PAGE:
Apparently a rag-picker found the pieces of canvas, and sold them. They were then collected by another artist who sold them as art. I can't get the picture: were the pieces put back together, or were the pieces used as a basis for another work. Guillaume Apollinaire said the discarded pieces were the most interesting of this painter, left "lying in his studio."


I like this one of his pictures: brave of him to want to capture an unusual pose for a species which has many quite graceful ones. And yet, this is drawn from life.





September 22, 2016

September 22, 1743

Quintin Craufurd (September 22, 1743 to November 23, 1819) was well-connected at the French court. He was a Scotsman who accumulated a fortune when he was with the East India Company, and then settled in Paris. He in fact was involved with a plot to rescue Louis XVI and Marie Antoinette, after the revolution turned dire. What part he played in distracting the guards, preparing a coach and setting them on a course to Varennes (near the border) I am not sure. What no one did is suggest traveling with the crown in their luggage was a bad idea. And that in fact is how the royal couple were recognised and recaptured. In the aftermath Craufurd fled to Brussels, and then Vienna.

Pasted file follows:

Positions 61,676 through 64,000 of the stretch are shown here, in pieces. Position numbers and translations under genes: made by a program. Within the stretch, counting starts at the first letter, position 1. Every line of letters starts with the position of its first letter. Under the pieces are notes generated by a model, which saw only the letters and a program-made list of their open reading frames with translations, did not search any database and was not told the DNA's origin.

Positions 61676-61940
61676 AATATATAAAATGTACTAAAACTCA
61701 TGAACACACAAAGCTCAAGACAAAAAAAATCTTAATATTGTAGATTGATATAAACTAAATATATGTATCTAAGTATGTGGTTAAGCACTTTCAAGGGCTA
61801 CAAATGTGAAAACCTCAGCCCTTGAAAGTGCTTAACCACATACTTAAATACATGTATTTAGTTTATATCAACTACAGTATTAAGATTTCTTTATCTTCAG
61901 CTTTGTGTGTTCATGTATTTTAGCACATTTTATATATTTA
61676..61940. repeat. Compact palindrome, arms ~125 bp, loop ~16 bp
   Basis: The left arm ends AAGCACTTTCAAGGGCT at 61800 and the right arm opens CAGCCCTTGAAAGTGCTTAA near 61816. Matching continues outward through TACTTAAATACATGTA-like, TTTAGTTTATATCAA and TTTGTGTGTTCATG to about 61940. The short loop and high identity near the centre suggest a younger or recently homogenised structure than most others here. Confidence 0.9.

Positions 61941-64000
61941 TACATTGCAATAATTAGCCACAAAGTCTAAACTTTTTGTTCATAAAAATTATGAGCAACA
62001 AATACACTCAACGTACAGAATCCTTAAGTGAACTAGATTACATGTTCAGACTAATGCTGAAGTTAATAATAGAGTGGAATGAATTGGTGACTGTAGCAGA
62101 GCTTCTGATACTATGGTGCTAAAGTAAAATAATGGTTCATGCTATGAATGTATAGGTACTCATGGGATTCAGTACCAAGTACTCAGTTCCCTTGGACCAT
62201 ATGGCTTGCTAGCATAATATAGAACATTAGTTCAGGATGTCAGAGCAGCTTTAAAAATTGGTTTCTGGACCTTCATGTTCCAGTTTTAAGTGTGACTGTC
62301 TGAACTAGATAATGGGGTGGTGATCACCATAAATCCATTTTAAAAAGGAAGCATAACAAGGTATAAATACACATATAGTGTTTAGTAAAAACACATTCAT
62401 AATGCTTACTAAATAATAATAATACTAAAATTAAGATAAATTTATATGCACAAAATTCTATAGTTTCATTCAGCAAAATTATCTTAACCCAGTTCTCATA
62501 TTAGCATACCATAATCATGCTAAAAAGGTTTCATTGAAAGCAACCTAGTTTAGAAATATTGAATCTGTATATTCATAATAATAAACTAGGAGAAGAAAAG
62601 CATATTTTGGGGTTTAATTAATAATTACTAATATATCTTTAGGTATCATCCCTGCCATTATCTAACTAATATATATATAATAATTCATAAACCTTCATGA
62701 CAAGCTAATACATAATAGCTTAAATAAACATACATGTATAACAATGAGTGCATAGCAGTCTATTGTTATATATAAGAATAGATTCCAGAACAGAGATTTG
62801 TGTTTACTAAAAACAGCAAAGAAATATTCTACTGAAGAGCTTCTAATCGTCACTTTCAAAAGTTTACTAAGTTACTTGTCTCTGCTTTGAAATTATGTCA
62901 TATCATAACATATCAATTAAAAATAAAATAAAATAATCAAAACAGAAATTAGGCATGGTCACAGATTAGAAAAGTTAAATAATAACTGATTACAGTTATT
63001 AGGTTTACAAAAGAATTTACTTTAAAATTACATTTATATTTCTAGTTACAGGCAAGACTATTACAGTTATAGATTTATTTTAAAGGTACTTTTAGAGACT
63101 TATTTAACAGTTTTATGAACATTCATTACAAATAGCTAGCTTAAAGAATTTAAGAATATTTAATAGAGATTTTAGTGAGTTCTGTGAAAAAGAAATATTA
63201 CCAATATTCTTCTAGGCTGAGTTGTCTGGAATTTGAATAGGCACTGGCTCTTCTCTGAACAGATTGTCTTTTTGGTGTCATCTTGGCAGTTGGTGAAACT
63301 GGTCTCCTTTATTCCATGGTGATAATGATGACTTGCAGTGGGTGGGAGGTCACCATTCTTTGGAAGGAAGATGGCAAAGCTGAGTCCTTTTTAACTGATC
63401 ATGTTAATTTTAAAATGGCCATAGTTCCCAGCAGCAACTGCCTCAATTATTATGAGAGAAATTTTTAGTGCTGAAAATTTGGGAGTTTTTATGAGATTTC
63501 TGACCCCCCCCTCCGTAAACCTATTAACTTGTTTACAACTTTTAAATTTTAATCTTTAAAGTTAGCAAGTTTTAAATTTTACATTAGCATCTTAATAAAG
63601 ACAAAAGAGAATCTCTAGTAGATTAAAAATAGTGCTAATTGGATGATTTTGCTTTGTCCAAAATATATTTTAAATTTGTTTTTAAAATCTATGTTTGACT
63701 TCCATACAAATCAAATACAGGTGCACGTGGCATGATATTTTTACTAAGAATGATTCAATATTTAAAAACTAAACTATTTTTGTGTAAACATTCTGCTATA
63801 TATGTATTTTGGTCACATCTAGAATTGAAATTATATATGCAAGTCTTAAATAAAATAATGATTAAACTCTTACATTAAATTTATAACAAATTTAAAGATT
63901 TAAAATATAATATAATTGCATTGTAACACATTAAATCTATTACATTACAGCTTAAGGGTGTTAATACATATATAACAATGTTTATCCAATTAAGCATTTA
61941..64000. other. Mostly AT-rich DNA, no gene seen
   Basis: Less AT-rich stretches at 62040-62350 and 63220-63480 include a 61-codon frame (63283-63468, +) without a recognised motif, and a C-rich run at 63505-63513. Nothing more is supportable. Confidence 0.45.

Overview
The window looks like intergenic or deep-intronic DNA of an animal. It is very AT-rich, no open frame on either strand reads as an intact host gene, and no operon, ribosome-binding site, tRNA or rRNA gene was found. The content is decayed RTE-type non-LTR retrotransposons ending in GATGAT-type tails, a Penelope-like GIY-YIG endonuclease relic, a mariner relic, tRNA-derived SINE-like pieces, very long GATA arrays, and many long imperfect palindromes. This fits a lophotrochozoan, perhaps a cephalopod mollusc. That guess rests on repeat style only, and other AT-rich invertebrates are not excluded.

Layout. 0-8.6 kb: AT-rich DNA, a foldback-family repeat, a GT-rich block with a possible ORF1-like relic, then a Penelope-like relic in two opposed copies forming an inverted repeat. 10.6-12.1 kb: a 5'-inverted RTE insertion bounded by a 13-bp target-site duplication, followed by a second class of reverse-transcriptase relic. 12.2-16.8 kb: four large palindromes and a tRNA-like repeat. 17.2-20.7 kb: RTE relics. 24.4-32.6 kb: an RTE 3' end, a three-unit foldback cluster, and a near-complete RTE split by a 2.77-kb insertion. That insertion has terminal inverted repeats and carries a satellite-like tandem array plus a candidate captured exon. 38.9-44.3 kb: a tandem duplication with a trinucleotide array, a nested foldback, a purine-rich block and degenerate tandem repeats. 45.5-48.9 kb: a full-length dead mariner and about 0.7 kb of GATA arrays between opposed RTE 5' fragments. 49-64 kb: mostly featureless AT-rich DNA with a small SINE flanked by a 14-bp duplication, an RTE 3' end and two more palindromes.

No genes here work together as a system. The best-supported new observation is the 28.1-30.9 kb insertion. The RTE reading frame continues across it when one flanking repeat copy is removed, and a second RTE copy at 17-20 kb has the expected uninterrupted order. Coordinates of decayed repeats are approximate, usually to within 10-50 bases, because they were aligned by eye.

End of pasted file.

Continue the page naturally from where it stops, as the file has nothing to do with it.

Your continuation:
This all happened after Craufurd's  book on the Bastille:
 

The History of the Bastile: With a Concise Account of the Late Revolution in France (1790)

This history includes the imprisonment of 
Mademoiselle de Launay  in the Bastille. She, better remembered as the famous memoirist, Madame de Stael, was arrested in 1718, because her friends the Duke and Duchess of Maine were suspected of collaborating with the Spanish court.

In these confines, she found a friend in her captor: Lieutenant Maisonrouge. When she confessed her fear of torture to this person, she noticed the subject resulted in his turning away "walking with immensely long steps, and making profound reflections."